Holliday Special: Matt Holliday's grand slam (his second homer of the game) caps a 10-run comeback against the Twins in a game that ends on a disputed play at the plate. With the trade deadline approaching, it was excellent timing for Holliday, who last Thursday broke a six-week homer-less drought, and today was dealt to the Cardinals. He's hitting .344/.421/.578 in July, but his overall performance (.287/.379/.453) is right on par with his career road stats (.281/.351/.450), fueling the suspicion that his power was a product of Coors Field. Also homering in that comeback win was Daric Barton, called up to replace Jason Giambi, who hits the DL with a quad injury and a case of the .193/.332/.364 flu.

25


Reds
44-50
2-5
.439
Down
Hemorrhaging: Losers of 11 out of 15, the Reds slide into fifth place in the NL Central. That their offense is a disaster is no secret, but now the team's pitching is tanking as well. Starters Micah Owings, Homer Bailey, and Bronson Arroyo are battered for 18 runs in 13 innings in a three-game set in Los Angeles, pushing the rotation's ERA for the month to 6.21, and dropping the club to 11th in the league in SNLVAR.

26


Orioles
41-53
1-5
.439
Flat
Another ugly week for the Orioles, but on the positive side, they're unlikely to have Rich Hill to kick around anymore. His fourth disasterpiece in his last five starts may lead to his exit from the rotation or even the roster. He's carrying a 7.64 ERA while walking and even six per nine, and his .375 Support-Neutral Winning Percentage is the third-lowest in the majors among pitchers with at least 10 starts.

27


Indians
38-58
3-4
.432
Down
The Lee Side: As the rest of the majors reel from Roy Halladay sticker shock, Cliff Lee tosses a pair of one-run, no-walk complete games against the Mariners and Blue Jays to elevate his own market price, not that the Indians are obligated to trade him given next year's affordable $9 million club option. While Halladay is third in the league with a .646 SNWP and fourth with a 2.76 ERA, Lee is fifth with a .632 SNWP and sixth with a 3.17 ERA. Only a lack of run support-3.6 per start, 59th out of 63 qualifiers, compared to Halladay's 5.7 runs per start-separates his 6-9 record from the Doctor's 11-3. If Lee's actually available, he's a relative bargain.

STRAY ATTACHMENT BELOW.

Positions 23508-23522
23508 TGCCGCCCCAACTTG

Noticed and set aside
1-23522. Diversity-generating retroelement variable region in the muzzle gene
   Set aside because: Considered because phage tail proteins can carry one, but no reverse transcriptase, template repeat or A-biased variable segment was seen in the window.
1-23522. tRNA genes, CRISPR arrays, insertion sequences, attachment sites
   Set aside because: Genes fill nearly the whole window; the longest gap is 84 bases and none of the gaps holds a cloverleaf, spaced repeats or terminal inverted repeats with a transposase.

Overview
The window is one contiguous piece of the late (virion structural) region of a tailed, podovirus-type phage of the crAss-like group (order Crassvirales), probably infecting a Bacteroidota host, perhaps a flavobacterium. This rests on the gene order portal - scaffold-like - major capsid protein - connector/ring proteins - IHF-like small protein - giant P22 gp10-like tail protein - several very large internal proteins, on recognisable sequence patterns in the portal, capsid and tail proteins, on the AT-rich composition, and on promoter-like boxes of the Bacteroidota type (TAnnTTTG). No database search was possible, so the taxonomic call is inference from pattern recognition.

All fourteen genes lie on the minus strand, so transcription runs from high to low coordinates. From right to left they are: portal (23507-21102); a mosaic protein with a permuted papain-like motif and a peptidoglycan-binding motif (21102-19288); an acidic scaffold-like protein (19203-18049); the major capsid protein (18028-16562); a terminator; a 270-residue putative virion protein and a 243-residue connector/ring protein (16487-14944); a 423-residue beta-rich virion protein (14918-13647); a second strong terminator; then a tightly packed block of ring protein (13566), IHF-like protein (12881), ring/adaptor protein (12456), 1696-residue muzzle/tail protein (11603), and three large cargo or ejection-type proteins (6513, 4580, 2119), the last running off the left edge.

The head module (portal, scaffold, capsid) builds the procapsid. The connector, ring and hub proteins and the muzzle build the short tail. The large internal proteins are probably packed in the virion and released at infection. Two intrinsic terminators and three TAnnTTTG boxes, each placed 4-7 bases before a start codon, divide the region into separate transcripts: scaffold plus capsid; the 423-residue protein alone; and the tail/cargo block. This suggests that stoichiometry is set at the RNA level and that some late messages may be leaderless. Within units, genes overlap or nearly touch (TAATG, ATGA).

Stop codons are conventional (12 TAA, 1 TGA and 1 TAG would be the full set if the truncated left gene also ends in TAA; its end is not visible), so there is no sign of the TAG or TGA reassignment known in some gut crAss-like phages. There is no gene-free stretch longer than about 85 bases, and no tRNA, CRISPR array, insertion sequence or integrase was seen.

28


Royals
37-57
0-6
.417
Down
Jose Guillen admits embarrassment over his paycheck relative to his performance, and while he's hitting a limp 245/.317/.371, it's really Dayton Moore who needs to voice the same sentiment. Moore's reign of error includes not only Guillen's acquisition but also that of Mike Jacobs (hitting a crisp .222/.301/.417 at an offense-first position) and now Yuniesky Betancourt, and that's without delving into the team's persistent mismanagement of injuries or Moore's ignorance of the statistical side of the game. As the franchise has become a laughingstock to even its most ardent supporters, the proud legacy of Angel Berroa deserves better.

29


Nationals
28-67
2-6
.383
Down
John Lannan's first career shutout gives interim skipper Jim Riggleman his first win at the helm of the Nationals; they'd gone 0-5 after finally puting Manny Acta out of his misery at the All-Star break. Though he's striking out just 3.8 hitters per nine, Lannan is 14th in the league in SNLVAR. His gem is backed up by a strong effort from rookie Craig Stammen, enabling the Nats to win just their second series in a month, and helping them escape the Hit List basement for the first time since late May.

30


Padres
37-59
1-7
.380
Down
Oh, Brother: Edgar Gonzalez is plunked while Adrian Gonzalez is just in a funk, hitting .194/.366/.326 with three homers since June 3, compared to .292/.410/.670 with 22 homers prior. With no other offensive threats remaining since the Scott Hairston deal-seriously, this is a team hitting .223/.294/.332 beyond those two sluggers-it's hardly a surprise when they score just 12 runs during a 1-6 tumble that sends them into the Hit List Cellar.


The Prospectus Hit List rankings are derived from Won-Loss records and several measurements pertaining to run differentials, both actual and adjusted, from Baseball Prospectus Adjusted Standings through the close of play on every Thursday.

Jay Jaffe is an author of Baseball Prospectus. 
Click here to see Jay's other articles. You can contact Jay by clicking here